2) Its been shown numerous times that these kinds of laws have a detrimental effect on voter turn out. In other words these kinds of laws suppress the vote.

          CommoChief in reply to mark311. | June 16, 2021 at 10:05 am

          Mark,

          Firstly, thanks for sharing your point of view. I think the difference between our viewpoint is basically that you seem to desire alternative policy preferences for the most part.

          The State Legislatures make these decisions. Not the federal government. What works for one densely populated State won’t work for a rural State.

          I am all for you expressing your policy preferences and arguing for the adoption of them. I would simply say that perhaps your arguments would hold more weight if you first worked to have them implemented in States, such as NY, which are d controlled.

          In essence many of us in red States don’t accept the validity of your arguments because the critics haven’t implemented the policies in the States they control.

          As to voter ID how would you propose to determine if a particular person is who they claim to be without ID? To receive a free ID one can present combinations of a utility bill and a work ID or student ID.

          Basically this brings forward the screening of non ‘real ID’ compliant forms of ID to the trained workers at the clerks office who can answer questions and assist folks in compliance.

          I would like to see who, in the 21st century, does not posses a DL, State ID, passport or other standard form of ID. It isn’t elderly folks or the disabled because they must have a bank account to receive the funds from social security. One must present an ID to open an account.

          What groups don’t have an ID? Serious question. Who are they and why don’t they have one and what specific barriers exist that hinder their ability to obtain an ID? Getting a ride isn’t an acceptable answer. GA and other States do have mobile ID options where the State comes to a neighborhood for this.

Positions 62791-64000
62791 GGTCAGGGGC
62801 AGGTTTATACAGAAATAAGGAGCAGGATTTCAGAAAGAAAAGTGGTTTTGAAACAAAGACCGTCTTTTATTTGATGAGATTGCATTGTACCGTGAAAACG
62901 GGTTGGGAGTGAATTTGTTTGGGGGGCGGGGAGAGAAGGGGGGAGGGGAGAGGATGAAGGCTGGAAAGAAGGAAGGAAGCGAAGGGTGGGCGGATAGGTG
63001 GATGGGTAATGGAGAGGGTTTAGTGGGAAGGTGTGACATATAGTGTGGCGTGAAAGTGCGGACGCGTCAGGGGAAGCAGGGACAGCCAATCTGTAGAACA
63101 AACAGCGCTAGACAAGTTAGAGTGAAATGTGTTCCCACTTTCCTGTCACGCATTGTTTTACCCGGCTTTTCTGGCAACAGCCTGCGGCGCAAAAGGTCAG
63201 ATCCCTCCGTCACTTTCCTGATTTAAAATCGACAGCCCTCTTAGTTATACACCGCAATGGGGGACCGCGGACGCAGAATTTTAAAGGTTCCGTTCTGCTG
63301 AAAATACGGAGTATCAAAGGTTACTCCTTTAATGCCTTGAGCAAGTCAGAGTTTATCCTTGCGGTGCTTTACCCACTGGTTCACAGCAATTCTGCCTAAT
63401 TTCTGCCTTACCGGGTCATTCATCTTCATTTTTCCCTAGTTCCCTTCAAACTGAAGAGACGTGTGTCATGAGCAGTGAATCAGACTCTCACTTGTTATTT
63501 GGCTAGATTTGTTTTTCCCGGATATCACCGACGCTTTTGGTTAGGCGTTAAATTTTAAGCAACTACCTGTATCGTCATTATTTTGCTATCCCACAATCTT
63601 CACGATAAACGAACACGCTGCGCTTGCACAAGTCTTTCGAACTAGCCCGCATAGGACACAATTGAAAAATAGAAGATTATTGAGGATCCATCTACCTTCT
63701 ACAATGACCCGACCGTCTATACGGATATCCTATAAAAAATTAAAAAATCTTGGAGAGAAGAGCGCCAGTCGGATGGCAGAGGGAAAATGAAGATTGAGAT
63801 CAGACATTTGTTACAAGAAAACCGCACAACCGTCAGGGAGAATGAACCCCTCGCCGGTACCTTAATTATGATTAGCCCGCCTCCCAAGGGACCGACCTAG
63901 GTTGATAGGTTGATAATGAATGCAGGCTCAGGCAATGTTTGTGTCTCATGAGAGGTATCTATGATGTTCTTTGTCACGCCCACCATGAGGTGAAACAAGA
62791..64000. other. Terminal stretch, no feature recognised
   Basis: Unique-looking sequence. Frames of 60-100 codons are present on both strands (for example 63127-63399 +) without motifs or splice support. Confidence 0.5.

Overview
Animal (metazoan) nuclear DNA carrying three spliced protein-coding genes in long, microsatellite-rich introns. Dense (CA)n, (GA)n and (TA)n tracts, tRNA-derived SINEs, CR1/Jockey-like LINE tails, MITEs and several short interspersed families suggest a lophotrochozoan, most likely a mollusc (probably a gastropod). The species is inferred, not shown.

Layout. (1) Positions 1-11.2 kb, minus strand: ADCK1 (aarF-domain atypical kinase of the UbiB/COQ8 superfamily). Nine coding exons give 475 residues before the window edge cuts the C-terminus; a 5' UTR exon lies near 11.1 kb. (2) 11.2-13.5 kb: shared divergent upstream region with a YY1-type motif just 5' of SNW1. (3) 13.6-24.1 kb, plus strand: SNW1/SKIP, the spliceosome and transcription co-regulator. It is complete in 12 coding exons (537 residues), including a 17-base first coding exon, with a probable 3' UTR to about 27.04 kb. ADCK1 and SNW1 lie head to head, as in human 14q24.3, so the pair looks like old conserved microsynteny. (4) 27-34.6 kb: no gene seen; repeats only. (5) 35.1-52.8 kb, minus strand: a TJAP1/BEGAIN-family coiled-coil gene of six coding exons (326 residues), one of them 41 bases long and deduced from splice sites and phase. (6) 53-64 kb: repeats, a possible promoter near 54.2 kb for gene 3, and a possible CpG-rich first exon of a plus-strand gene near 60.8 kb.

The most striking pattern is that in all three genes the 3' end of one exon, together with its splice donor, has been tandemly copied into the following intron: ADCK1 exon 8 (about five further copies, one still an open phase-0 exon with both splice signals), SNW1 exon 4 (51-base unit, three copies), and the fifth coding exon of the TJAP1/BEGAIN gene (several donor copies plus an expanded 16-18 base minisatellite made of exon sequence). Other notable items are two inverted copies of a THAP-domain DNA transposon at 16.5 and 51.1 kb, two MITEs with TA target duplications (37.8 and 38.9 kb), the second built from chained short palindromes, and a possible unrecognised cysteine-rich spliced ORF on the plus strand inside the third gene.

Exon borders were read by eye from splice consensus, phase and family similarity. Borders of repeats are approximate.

mark311 in reply to mark311. | June 16, 2021 at 10:42 am

          @commochief

          I appreciate you being polite, its much more pleasant having a reasoned discussion

          “I would simply say that perhaps your arguments would hold more weight if you first worked to have them implemented in States, such as NY, which are d controlled.”

          An interesting comment, id agree that red and blue states should have similar rules and procedures (taking into account rural differences). I certainly don’t defend blue states who have been too lazy to update there election laws.

          “As to voter ID how would you propose to determine if a particular person is who they claim to be without ID? To receive a free ID one can present combinations of a utility bill and a work ID or student ID.”

          Simple, registered address and a ballot sent to that address, one ballot one vote. Tick it off the list and away you go. The registered vote database should tally with the ballots sent out so its all self checking anyways.

          “What groups don’t have an ID? Serious question. Who are they and why don’t they have one and what specific barriers exist that hinder their ability to obtain an ID? Getting a ride isn’t an acceptable answer. GA and other States do have mobile ID options where the State comes to a neighbourhood for this.”

          Well according to ACLU 8% of whites and 25% of blacks don’t have ID’s. This has been put down to cost, or it might be other factors. That’s beside the point in a sense since its known that ID laws suppress the vote, Its estimated to be circa 2-3% which is a significant figure in a swing state especially given the inherent advantage Republican’s already have. Its already estimated that the Democrats need circa 3% more of the vote to overcome those structural disadvantages during elections, another 2-3% would make it extremely difficult for the Democrats to have a fair chance at an election.

          CommoChief in reply to mark311. | June 16, 2021 at 11:34 am

          Mark,

          Okay. None of that answered the question.

          You want to automatically send a ballot to an address? I don’t see that as very secure. Particularly when voter registration lists in general are not kept up to date. I am all for you choosing to implement that in a d controlled State and let the laboratory of democracy decide if it works or not.

          Voter ID – you keep making generalizations about groups but don’t specify what individuals are impacted. This is a very important distinction. We recognize individual not group rights and liberties in our constitutional system.

          As for inability to obtain a free GA ID. Here are some requirements:
          1. Social security #
          Can be demonstrated via SS card, Certificate of Naturalization. Can also use a w2 form. Or a passport or a birth certificate. Or a rejection letter for a Social security claim. State Tax return, Federal tax return.
          2. Residence/physical address
          Utility bills, bank statement, current rental agreement.
          3. If a dependent then then you use the person claiming you as a dependent. They accompany you and bring their DL ECT and their Tax return which lists you as a dependent.